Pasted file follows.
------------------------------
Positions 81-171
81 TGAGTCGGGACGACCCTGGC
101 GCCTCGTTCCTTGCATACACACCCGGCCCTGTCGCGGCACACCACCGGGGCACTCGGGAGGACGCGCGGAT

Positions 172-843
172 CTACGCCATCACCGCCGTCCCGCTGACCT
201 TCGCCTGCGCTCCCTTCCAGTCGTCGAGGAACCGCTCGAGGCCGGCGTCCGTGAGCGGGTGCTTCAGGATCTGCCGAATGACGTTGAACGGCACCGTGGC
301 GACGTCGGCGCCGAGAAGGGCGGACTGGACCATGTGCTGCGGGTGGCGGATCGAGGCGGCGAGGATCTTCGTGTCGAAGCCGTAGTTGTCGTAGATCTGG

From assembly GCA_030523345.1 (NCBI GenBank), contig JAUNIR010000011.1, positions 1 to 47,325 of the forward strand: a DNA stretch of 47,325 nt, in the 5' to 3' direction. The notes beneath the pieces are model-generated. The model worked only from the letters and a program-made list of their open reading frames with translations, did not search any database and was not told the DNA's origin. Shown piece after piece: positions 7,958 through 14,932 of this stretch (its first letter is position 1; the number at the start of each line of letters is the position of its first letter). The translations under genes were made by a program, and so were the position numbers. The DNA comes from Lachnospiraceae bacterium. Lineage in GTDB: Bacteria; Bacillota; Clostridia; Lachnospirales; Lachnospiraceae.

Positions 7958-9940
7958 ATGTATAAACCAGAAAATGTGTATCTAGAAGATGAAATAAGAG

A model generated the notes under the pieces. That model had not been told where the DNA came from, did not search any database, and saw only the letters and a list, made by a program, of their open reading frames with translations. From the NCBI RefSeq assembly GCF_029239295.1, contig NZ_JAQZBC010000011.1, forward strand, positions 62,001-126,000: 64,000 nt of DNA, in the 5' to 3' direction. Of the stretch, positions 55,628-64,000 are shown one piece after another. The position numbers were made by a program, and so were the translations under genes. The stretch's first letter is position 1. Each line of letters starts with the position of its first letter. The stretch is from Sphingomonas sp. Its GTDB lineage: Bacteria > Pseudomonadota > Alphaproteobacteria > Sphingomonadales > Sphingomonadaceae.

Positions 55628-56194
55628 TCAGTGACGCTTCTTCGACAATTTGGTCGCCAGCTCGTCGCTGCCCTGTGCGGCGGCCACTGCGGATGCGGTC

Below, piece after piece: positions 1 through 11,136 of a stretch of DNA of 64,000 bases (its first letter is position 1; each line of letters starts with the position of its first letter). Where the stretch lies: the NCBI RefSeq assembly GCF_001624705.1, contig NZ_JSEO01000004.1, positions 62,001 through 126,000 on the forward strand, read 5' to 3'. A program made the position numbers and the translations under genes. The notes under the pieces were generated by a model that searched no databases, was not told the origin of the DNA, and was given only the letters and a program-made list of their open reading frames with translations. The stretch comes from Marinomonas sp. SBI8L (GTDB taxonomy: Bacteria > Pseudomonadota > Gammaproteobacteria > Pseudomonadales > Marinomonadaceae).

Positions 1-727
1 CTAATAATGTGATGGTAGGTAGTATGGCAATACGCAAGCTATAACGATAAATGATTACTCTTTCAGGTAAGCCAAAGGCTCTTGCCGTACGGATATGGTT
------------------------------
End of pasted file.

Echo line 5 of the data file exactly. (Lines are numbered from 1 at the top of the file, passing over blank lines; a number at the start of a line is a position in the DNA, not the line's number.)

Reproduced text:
172 CTACGCCATCACCGCCGTCCCGCTGACCT